Skyfall ***

Is it worth $10? Yes

Slowly but surely, he’s once again becoming the Bond, James Bond we grew up with and dearly missed.

Though the last film in the franchise, “Quantum Of Solace” (2008), was a disappointment, Bond is back on solid ground in “Skyfall,” an exciting, top-notch action pic that reminds us how much fun a Bond movie can be. That said, it’s not perfect – at 143 minutes it’s easily 20 minutes too long, and it’s a mistake to wait 70 minutes before we get Javier Bardem’s deliciously nasty villain.

Still, much of “Skyfall” works because the story is smart and tense. After Bond (Daniel Craig) and fellow secret agent Eve (Naomie Harris) fail to retrieve a list of undercover agents from an assassin named Patrice (Ola Rapace), the new head of British intelligence, Mallory (Ralph Fiennes), asks M (Judi Dench) to retire. Then there’s a lull for a half hour as Bond trains to be reinstated, after which M sends him to Shanghai, where he eyes hottie Bond girl Severine (Berenice Marlohe). Bond then follows Severine to Macau, where she leads him to Silva (Bardem), a cyber terrorist who has a long history with M. All of this takes far too long to happen, but the wait is worth it as the second half of director Sam Mendes’ (“American Beauty”) film has very few flaws.

And why wouldn’t you get to Bardem sooner? He’s one of the finest actors working today, and the last time he played a villain he won an Oscar (for “No Country For Old Men”). Here he plays one of the juiciest Bond villains in recent memory; note the creepy sounds he makes, and how he gazes into Craig’s eyes during their first scene together. There are homoerotic overtones, and it’s not a mistake.

Mendes, heretofore a director of dramas, handles the action well enough, and he benefits from a smart script that’s full of Bond-isms that loyal franchise fans will appreciate. We also get the return of Q (Ben Whishaw) and other characters and traditions we’ve been waiting for since the franchise restarted with “Casino Royale” in 2006.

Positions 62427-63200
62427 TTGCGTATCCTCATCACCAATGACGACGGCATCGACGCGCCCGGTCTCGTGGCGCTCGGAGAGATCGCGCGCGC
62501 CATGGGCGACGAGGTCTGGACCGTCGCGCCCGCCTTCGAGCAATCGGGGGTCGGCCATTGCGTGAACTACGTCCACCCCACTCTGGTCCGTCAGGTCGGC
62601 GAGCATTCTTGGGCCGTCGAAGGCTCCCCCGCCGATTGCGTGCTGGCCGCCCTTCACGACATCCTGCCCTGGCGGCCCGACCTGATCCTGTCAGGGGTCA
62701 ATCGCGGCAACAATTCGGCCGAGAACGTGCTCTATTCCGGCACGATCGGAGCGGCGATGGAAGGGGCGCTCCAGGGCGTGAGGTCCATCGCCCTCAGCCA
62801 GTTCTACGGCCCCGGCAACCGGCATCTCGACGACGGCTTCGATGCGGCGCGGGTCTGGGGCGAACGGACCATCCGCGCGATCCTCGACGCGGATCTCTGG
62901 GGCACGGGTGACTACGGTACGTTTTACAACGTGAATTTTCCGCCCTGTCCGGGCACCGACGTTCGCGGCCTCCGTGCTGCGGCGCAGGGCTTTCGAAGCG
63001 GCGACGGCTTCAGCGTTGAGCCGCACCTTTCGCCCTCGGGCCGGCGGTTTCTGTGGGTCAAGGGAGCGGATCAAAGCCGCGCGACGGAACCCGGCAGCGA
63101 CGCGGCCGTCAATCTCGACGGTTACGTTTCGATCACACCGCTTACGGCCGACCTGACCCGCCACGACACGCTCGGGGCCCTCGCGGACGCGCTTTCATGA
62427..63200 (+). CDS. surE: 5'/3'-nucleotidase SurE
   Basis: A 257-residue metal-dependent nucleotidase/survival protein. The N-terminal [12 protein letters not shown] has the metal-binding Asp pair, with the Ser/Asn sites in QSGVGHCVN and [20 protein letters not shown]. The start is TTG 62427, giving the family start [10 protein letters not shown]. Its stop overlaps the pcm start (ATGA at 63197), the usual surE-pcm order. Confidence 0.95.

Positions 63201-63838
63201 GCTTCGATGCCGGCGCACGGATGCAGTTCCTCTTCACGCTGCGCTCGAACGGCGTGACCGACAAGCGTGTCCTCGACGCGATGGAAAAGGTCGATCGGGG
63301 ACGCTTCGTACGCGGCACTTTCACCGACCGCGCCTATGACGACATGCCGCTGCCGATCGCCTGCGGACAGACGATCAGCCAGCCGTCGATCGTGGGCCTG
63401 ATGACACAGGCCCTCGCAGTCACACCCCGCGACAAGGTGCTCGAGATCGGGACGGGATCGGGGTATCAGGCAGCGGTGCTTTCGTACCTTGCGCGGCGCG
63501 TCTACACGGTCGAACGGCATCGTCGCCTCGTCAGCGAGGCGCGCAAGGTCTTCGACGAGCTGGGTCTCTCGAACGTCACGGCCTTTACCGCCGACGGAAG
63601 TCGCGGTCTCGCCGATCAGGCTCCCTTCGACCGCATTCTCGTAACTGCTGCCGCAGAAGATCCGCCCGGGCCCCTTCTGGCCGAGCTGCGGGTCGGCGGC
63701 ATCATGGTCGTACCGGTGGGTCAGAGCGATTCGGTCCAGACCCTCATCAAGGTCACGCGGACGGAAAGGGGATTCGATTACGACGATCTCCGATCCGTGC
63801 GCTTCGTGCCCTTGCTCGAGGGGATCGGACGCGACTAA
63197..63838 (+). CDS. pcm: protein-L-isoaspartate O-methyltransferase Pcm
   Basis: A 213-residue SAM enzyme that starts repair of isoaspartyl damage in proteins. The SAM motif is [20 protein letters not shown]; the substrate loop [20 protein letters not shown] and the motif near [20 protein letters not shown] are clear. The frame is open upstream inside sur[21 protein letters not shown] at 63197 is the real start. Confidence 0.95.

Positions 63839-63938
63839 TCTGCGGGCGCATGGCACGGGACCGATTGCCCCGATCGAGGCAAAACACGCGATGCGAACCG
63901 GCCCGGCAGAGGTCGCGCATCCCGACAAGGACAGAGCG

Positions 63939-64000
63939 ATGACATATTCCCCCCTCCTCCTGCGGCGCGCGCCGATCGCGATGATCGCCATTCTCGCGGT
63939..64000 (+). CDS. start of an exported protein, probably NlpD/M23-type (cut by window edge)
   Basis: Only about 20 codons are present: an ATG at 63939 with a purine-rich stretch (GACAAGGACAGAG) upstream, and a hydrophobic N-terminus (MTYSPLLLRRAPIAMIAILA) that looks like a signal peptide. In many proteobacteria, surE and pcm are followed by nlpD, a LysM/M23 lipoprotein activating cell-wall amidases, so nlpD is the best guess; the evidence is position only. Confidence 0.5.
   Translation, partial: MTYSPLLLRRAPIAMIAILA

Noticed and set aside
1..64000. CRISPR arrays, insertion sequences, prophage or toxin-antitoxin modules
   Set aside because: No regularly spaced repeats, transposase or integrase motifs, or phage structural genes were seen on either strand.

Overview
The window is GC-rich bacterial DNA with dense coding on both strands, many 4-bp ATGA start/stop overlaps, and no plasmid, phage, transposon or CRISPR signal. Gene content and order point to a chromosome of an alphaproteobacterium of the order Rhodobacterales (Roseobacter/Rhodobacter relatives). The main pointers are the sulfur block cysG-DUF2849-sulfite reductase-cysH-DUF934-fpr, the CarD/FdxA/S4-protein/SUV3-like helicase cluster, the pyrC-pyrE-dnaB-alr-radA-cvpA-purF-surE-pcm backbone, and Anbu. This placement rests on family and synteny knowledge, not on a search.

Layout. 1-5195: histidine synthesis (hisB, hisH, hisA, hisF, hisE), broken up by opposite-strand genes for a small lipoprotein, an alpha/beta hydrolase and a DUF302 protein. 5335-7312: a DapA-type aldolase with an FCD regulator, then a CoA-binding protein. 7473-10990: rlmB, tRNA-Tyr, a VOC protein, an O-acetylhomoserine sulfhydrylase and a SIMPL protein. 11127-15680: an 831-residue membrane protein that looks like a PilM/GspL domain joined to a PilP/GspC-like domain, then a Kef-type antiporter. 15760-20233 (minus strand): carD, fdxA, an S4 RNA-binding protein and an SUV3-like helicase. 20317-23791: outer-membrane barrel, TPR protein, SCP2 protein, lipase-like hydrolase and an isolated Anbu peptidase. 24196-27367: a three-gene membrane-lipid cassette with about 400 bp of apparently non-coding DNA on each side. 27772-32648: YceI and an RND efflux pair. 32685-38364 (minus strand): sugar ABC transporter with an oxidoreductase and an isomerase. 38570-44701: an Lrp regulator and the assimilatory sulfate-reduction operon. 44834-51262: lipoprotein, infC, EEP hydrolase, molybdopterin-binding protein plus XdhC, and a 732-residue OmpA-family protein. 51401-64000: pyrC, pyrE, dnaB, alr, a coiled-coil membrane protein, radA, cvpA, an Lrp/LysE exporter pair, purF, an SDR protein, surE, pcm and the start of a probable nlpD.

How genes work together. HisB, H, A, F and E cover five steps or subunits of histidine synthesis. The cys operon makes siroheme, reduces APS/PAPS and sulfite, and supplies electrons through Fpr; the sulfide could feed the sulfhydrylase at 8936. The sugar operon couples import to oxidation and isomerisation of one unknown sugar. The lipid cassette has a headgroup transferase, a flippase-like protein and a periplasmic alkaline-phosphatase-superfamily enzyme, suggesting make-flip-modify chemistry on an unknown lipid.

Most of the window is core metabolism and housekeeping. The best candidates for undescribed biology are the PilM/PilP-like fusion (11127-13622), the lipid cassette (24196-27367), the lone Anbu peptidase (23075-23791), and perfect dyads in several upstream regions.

Now, if you’re one of those people who complain about the ridiculousness of Bond movies, go away. This isn’t real life, and it’s not trying to be. So during the opening sequence when, while atop a train, the bad guy is shooting at Bond while Bond sits inside a train-bound excavator, we should not be surprised when the bad guy decides to turn and run just as Bond exposes himself for an open shot. That’s what happens in these movies, and it’s what makes them fun. I’ve said it before and I’ll say it again: The appeal of Bond is that he’s pure male fantasy – women want him and men want to be him. Especially when he has the radiant blue eyes and the handsomeness of Daniel Craig.

When I interviewed Craig four years ago as “Quantum” was released, he said he was excited about the future of the series because they’d earned the right to bring back the things Bond fans know and love. With “Skyfall,” they have succeeded.

Did you know?
Though he had no right to do so, Craig offered Mendes the directing job while at a party in New York City. Thankfully the producers agreed Mendes was a good fit!

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